“Learn about your birth options, as they may be different than the ones you know of from your home town or country. Homebirth sounds like you’re going rogue in the USA, but in the UK, it’s a public health supported birth option. I chose it and was able to have all my appointments at home with a hospital midwife who came to visit my house every month. She coached me through delivering a 10lb 10oz bowling ball of a baby at home. And when I gave birth in South Africa, a place that has a very high percentage of Cesarean deliveries, I was able to find a birthing center that was all about natural birth but also had a wing with an operating theater just in case. I hadn’t heard of either of these options in the US, but just by researching and asking, I found my way to two amazing birth experiences while away from home.”
–Erica Levine Weber, family travel expert, blogger, expat, and mom of two
Use the healthcare that is available
Offerings will vary based on coverage and where you live. Learn what is available and take advantage of anything that may be helpful.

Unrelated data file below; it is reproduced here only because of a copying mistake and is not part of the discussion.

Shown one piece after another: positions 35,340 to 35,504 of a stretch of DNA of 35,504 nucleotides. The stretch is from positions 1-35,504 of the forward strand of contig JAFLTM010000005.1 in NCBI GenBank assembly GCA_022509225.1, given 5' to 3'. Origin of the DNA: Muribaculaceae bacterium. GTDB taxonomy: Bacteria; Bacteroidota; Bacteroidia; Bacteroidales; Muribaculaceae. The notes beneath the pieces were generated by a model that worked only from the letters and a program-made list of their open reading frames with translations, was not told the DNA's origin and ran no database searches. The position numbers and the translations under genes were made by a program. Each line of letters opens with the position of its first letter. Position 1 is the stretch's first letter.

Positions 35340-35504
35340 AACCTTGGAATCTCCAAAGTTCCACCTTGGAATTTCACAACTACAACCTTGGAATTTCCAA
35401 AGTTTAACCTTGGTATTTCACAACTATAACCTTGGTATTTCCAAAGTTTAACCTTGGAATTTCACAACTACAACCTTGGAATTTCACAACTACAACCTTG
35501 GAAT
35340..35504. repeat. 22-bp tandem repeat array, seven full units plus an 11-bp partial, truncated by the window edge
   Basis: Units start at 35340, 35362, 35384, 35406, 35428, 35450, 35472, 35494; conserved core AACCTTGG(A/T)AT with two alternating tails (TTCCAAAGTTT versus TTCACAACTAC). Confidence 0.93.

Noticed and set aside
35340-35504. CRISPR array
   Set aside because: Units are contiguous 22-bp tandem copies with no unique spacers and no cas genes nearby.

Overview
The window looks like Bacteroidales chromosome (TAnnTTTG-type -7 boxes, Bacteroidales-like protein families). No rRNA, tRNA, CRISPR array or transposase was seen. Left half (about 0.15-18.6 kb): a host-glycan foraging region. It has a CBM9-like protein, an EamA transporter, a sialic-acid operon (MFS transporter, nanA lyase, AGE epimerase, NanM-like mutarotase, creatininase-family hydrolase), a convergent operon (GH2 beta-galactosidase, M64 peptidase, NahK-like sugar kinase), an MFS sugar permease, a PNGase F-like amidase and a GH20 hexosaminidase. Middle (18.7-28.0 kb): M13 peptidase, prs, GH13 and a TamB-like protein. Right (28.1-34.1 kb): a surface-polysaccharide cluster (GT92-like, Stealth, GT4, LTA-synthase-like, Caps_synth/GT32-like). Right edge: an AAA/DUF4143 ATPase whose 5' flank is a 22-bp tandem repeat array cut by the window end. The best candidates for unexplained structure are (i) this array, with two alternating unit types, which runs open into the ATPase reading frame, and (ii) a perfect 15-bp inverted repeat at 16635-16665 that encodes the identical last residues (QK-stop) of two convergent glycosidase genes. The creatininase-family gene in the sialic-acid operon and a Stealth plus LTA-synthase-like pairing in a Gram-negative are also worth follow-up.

“One thing that helped me was the mandatory five days in the hospital after giving birth in Zurich. I also had a midwife visiting my house every couple days to make sure my baby was thriving and that we were both settling in well. In the US, I was in and out of the hospital within 24 hours with my first two children with no aftercare. Having five days in the hospital to get myself and my baby organized before going home was especially nice, as I was so far from family. I’ve also found local places to get the baby weighed and checked in between pediatrician appointments. Just knowing there are people to reach out to makes all the difference in the world. Go to your OB-GYN/gynecologist the moment you don’t feel yourself, and be open and honest to your doctors about how you are doing.”
–Kate, an American living in Switzerland, blogging and traveling the world as a family of 5
And finally – ask for and accept help
The one piece of advice echoed by nearly every mother I spoke with was that you need to be OK with asking for help and if help is offered, taking it.
Whether it’s a coworker offering to bring you a home-cooked meal, a neighbor asking to walk your dog, an acquaintance willing to have a playdate with your older kids, or a new friend willing to do your laundry – let them help.
It can be hard to accept help, and it might seem like you can do it all by yourself, but know that everyone truly does want to help, and it’s OK (and necessary!) to accept the help that is offered.